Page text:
The UK Ministry of Defence, in common with the defence policies of other states, is increasing its development, manufacture and use of armed drones. In a report published earlier this year, it stated that ‘a technological tipping point is approaching that may well deliver a genuine revolution in military affairs’. The revolution is happening in and because of a climate of enormous and escalating government debt. Most states that follow the militaristic path have paupered their citizens in their desire to go to war and to suppy themselves with more and more weapons with which to fight those wars.
Both the US and the UK, and by association all the other NATO countries, have vastly overspent on their invasions of Iraq and Afghanistan and now Libya, not to mention all the other areas of overspill. Where Iraq and Afghanistan are concerned, one result has been a steady return to our shores of severely damaged soldiers. The medical and social support that these people and their families will need for many years to come is already a drain on the public purse, something we can barely pay for now. But – we will not give up fighting wars.
It is not just the love of technology driving the push towards the increasing use of drones. Ordinary people everywhere, faced with job losses, high taxes and price rises, are beginning to seriously question the cost of war. They know much more now about the waste of resources for very little return. Governments can no longer justify wasting the publics’ money on their adventures. They will try but people’s unthinking acquiescence cannot last forever. So one can imagine the delight with which unmanned armed drones were greeted by the mandarins in Whitehall and the Pentagon. ‘Such an economical way of fighting war’ must have been their reaction.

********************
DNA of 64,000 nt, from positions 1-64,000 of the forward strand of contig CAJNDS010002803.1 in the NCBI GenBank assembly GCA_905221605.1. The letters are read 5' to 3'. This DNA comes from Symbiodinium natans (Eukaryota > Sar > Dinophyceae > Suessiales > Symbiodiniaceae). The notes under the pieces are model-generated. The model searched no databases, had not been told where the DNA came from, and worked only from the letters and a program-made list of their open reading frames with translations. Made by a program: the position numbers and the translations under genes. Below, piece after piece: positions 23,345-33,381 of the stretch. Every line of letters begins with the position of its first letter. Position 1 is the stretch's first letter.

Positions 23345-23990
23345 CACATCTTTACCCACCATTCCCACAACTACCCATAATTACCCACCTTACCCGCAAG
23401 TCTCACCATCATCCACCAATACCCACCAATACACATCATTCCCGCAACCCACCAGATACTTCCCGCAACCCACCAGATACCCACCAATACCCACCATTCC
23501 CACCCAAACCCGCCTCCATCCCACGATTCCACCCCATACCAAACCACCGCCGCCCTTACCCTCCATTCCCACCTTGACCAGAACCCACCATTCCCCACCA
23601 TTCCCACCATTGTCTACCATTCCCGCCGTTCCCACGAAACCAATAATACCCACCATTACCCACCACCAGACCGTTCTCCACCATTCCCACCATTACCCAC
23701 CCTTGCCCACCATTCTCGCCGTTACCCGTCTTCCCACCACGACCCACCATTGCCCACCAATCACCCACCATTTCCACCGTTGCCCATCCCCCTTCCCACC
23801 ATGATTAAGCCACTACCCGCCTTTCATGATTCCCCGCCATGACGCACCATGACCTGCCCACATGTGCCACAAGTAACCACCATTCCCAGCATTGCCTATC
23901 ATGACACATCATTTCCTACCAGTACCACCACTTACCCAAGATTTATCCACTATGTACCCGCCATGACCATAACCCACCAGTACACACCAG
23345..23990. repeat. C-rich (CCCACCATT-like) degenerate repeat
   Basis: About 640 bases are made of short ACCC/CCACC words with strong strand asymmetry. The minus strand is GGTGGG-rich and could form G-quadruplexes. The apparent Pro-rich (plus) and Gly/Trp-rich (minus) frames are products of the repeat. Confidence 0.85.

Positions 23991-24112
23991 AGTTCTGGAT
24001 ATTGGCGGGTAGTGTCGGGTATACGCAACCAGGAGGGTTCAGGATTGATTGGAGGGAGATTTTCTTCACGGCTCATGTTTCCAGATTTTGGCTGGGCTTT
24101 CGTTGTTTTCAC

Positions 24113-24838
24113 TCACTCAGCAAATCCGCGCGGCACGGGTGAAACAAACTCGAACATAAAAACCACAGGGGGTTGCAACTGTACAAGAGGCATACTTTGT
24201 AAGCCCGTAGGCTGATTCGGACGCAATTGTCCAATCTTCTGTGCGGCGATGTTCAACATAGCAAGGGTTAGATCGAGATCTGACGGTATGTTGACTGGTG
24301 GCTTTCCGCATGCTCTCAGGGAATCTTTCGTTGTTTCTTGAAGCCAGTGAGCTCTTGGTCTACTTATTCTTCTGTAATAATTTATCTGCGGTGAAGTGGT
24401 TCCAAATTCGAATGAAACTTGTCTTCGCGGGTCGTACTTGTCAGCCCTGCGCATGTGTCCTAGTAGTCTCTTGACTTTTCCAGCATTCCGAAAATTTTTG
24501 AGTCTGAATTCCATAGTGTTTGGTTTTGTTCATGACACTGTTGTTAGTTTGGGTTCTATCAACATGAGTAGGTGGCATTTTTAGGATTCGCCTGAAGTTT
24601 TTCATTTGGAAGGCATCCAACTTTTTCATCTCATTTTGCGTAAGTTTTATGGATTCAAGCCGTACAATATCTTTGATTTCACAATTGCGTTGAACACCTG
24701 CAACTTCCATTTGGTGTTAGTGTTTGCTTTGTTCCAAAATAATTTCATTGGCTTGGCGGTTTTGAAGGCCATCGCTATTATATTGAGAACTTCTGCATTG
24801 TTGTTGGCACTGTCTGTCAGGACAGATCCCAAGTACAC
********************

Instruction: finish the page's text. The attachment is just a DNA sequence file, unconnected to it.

Cut down the number of personnel, saving lots of wages; no medical care, compensation or pensions for soldiers returning from war; no expensive deployment of troops; no catering in the field; no worries about shipping supplies; no expensive replacement of equipment. One only has to look at the difficulty of supplying fuel to the NATO forces in Afghanistan to understand the waste and the costs of the current conflict. It all has to go in overland, and many of the fuel trucks never reach their destination, so good are the insurgents at attacking and blowing them up.
How easy to start replacing all that with a few trained ‘pilots’ sitting miles away from the target. How clean, how neat, how cheap. The Ministry of Defence will probably tell us they are being financially responsible by using drones instead of armies. The costs of course are met by those at the other end. Despite all the assurances of ‘precision targeting’ civilian casualties far outnumber the supposed deaths of ‘terrorists’. And we can never be sure that those insurgents who are reported as killed actually are those killed. Too many mistakes are made and too many lies told for us to know the truth. All that is clear is that drones are responsible for a terrible loss of life. And all this is against the the law.
In her testimony to a sub-committee of the US Congress in April last year, Professor Mary Ellen O’Connell made it clear how illegal armed (combat) drones are. The following month she took part in a debate on the subject at Chatham House, London. She made the following points:
Terrorist acts are criminal offences, and therefore properly dealt with by law enforcement agencies.
Drones are battlefield weapons.and are not lawful for use outside combat zones.
Outside such zones, police are the proper law enforcement agents and police are generally required to warn before using lethal force.
Drones cannot comply with police rules for the use of lethal force away from the battlefield. In law enforcement it must be possible to warn before using lethal force (in war-fighting this is not necessary, making the use of bombs and missiles lawful).